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CORGILOVER59's Photo CORGILOVER59 Posts: 930
1/14/09 10:52 P

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KAJA, it sounds as if you are well on your way to a healthier lifestyle. Your exercise schedule sounds great, and I agree with the whole grain foods. It does get discouraging sometimes, but keep plugging away. I know you'll reach your goals!

"You made us for yourself, O God, and our hearts are restless until we rest in you."
---St. Augustine

"It is a poverty that a child must die so that you may live as you wish."
--Blessed Mother Theresa

Imagine 9/11 everyday. That's how many Americans we lose to abortion daily.


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KAJA114's Photo KAJA114 Posts: 54
1/12/09 11:25 A

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I am doing pilates based abs classes that use free weights and isolation holds to strength build 5 days a week. I also do a variety of strength exercises on weekends when there are no classes. I am hoping this combined with 45 mins to 1 hr cardio and eating natural whole grain foods will help me lose the weight and get my glucose, hdl and tryglcerides under control. I have been doing this since May and can often get discouraged when I don't see the results I expect. I will keep going and am enjoying my new healthier lifestyle. I am even starting training next month to teach the abs classes. Good luck.

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KITRAE1's Photo KITRAE1 Posts: 5,416
9/6/08 3:04 P

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That's what I thought too and I do believe that strength training/resistance training is very important not matter what age or what sex we are.

Namaste'
Kathy
*~*~*~*~*~*~*~*~*~*
Co-Leader: SP Class of Aug. 17-23, 2008


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SHAREDFIELD's Photo SHAREDFIELD Posts: 487
9/6/08 12:12 P

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Thanks for this - the info is also important for those of us who don't have diabetes but have the risk factors, like family history. I'm sure from this research that strength training is a great way to prevent as well as manage, maybe even cure, diabetes!!

Valerie



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KITRAE1's Photo KITRAE1 Posts: 5,416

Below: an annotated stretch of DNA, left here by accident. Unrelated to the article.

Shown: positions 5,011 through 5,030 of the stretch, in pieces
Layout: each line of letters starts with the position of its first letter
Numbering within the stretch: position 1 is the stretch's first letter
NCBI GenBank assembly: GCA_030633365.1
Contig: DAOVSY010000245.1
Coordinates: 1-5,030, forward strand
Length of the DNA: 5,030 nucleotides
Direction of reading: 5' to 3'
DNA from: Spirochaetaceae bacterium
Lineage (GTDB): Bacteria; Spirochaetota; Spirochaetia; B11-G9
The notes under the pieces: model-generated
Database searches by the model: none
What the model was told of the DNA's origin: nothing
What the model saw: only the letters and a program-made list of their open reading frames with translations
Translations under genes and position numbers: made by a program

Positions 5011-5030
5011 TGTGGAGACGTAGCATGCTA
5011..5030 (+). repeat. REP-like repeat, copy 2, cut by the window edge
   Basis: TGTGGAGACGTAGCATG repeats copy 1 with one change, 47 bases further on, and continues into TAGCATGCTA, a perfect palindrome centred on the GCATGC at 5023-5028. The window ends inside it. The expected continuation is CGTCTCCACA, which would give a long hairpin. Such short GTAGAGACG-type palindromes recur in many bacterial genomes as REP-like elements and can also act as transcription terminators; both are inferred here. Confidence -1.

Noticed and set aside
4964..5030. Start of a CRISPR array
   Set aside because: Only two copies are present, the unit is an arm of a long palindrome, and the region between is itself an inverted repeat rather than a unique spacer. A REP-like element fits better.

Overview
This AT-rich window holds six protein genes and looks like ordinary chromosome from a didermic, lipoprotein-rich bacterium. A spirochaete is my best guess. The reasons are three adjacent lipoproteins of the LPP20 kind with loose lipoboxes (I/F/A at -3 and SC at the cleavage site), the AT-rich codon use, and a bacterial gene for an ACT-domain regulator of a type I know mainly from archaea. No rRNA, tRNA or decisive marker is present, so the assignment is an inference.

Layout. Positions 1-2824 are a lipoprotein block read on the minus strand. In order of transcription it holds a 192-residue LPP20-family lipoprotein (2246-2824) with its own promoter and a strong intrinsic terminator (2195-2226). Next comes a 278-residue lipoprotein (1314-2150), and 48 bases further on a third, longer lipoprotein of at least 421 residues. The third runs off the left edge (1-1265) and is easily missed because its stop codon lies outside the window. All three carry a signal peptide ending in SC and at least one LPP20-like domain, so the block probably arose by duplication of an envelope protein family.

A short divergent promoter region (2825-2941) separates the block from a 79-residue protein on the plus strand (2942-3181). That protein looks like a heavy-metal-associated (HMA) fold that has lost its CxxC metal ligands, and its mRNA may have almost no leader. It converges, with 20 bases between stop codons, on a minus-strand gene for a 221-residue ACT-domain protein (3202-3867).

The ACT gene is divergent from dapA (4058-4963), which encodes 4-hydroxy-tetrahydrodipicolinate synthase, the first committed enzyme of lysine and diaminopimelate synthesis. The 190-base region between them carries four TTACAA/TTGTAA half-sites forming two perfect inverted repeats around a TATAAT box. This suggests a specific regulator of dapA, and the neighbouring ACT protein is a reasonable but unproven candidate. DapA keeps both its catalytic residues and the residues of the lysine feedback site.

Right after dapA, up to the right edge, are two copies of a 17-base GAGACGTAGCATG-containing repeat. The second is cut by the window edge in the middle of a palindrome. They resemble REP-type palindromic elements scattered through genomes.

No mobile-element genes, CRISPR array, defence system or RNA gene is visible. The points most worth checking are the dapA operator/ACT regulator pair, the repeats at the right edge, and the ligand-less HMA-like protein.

9/4/08 2:33 P

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Here is an article that I found on WebMD

Strength Training and Diabetes

If you have diabetes, you might want to consider strength training. Of course, any regular exercise is important for those with diabetes. Aerobic exercises such as walking or swimming can help you lose weight, improve your cardiovascular (heart) health, and better control your blood sugar.

Strength training is another form of exercise that is beneficial for those with diabetes. Also known as resistance training, strength training usually involves lifting weights in order to build muscle. You can also increase your strength by pushing or working against something that resists your weight, such as doing pushups.

If you have diabetes, strength training can improve your quality of life by allowing you to continue to perform everyday activities such as walking, lifting, and climbing stairs as you get older. Strength training can also help reduce your risk for osteoporosis and painful fractures.

Strength Training and Diabetes: The Benefits
If you have diabetes, research has shown that strength training can:

improve insulin sensitivity
improve glucose tolerance
help you lose weight
lower your risk for heart disease

In scientific studies, strength training has been found to improve insulin sensitivity in those individuals with diabetes to the same extent that aerobic exercise does. Extended periods of strength training improve blood sugar control as well as taking a diabetes medication. In fact, in those people with diabetes, strength training in combination with aerobic exercise may be even more beneficial.

Strength Training and Diabetes: Before You Begin
Talk to your doctor before you start any exercise program. Your doctor may want to examine you to make sure you are able to do the exercise program without injuring yourself.

Strength Training and Diabetes: ADA Recommendations
The American Diabetes Association (ADA) recommends that people with type 2 diabetes start a strength training program to help with blood sugar control. The program can begin with a moderate schedule (one set of 10-15 repetitions with weights up to three times a week). Once you become accustomed to the moderate schedule, you can move on up to three sets of 10-15 repetitions with weights up to three times a week.

As with any type of exercise, with strength training always warm up before exercising and then take time to cool down afterward.


Edited by: KITRAE1 at: 9/4/2008 (14:31)
Namaste'
Kathy
*~*~*~*~*~*~*~*~*~*
Co-Leader: SP Class of Aug. 17-23, 2008


www.facebook.com/profile.php?id=1364
336327&ref=name


(just let me know you're from SP)


 current weight: 324.8 
 
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